Old Jeddah buildings await bulldozers in smart city drive

Old Jeddah buildings await 
bulldozers in smart city drive
Updated 21 October 2016

Old Jeddah buildings await bulldozers in smart city drive

Old Jeddah buildings await 
bulldozers in smart city drive

JEDDAH: There are thousands of ramshackle buildings across Jeddah, most of them concentrated in old and popular neighborhoods, and the Jeddah Municipality is working on and adopting a development plan to demolish these old buildings to turn Jeddah into a smart city.
Sami bin Saleh Nawar, head of the historical Jeddah Municipality, told Arab News that the municipality adopted development plans for the district in accordance with the Kingdom’s Vision 2030, to include Kingdom on the list of international developed countries on the world map.
According to the municipality’s media center, the municipality deals with ramshackle buildings in accordance with a set mechanism, which involves previewing buildings with signs of damage by a consultant at the municipality. Often the initial recommendation calls for evacuating the building and cutting off electricity, if needed, based on the threat perception.
The municipality has worked on protecting buildings on the verge of collapse by putting in place concrete slabs to prevent people entering the buildings and removing tenants. If it sees further violations, the municipality levies heavy fines on the owner. The municipality has also worked on halting further deterioration of buildings by engaging in partial restoration.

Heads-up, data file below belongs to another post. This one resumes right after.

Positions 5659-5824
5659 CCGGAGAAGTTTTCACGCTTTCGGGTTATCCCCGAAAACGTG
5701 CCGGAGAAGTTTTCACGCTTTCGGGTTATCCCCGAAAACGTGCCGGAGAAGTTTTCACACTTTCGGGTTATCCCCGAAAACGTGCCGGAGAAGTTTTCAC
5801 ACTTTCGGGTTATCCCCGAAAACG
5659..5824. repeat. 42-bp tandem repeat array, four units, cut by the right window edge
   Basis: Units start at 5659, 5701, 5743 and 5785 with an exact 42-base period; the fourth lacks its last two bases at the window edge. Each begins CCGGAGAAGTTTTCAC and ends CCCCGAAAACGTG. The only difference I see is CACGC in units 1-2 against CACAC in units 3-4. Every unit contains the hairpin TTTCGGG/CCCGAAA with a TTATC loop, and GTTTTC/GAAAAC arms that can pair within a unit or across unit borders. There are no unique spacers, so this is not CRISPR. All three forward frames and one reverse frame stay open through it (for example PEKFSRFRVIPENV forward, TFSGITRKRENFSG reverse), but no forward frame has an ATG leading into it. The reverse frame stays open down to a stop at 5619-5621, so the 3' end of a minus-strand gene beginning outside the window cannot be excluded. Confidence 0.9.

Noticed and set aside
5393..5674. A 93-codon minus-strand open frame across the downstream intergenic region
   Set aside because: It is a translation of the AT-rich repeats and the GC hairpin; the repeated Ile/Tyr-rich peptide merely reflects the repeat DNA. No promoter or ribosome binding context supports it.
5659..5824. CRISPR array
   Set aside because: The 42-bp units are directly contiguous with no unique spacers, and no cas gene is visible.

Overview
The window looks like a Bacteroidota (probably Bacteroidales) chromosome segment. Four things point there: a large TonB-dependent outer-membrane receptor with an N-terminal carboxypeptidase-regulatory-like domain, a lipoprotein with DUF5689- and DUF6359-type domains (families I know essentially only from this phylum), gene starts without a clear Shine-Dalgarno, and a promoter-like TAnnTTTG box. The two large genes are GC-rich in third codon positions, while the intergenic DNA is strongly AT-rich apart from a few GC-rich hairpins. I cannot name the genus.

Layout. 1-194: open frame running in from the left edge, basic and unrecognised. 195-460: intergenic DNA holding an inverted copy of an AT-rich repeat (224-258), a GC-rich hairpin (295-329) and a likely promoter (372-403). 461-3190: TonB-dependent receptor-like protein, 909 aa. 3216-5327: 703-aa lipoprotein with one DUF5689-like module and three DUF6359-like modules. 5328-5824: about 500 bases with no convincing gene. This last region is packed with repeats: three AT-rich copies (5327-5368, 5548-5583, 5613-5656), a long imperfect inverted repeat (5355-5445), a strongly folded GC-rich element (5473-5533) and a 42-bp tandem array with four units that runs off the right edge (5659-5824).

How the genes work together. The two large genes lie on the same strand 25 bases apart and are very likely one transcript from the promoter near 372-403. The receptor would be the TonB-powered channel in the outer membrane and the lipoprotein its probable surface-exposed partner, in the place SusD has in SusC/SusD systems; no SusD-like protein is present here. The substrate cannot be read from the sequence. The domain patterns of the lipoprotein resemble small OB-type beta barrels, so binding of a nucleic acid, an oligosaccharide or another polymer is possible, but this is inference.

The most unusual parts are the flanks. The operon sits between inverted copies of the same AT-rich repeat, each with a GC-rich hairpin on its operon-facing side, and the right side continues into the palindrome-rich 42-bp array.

The necessary engineering reports are finalized and the results forwarded to specialized committees, including the Saudi Commission for Tourism and National Heritage, to adopt the recommendations. Accordingly, the owner of the building is then required to put the recommendations of the committee into effect.
Committee officials take tours of the districts to keep an eye on such buildings as the municipality is keen to develop the districts of Jeddah according to international standards.
Nawar said that in the district of Balad, there are almost 1,886 old buildings. Fourteen of the buildings have been propped up out of a total of 30 of the most dangerously poised buildings. A work plan is ongoing to do the same for other buildings, and that 700 buildings are protected. He said 616 buildings are historical, including 52 which are on the verge of collapse, and 38 have been partially deconstructed.
Nawar also said that the municipality, according to Jeddah's development plans, is buying such old buildings and demolishing them, creating new blocks aligned with roads in Jeddah’s old districts according to international standards.
The municipality adopted development plans for Ruwais and Nuzha districts to develop these old areas with wide lanes and new buildings after removing old ones.
The Kingdom has been working over the past 20 years on the development of Saudi cities, in addition to the development of management and planning mechanisms to give a greater role to cities in the decision-making process in successive five-year plans.
Consultants at the municipality are carrying out necessary tests to determine the safety level of buildings and necessary measures will be taken in light of the findings.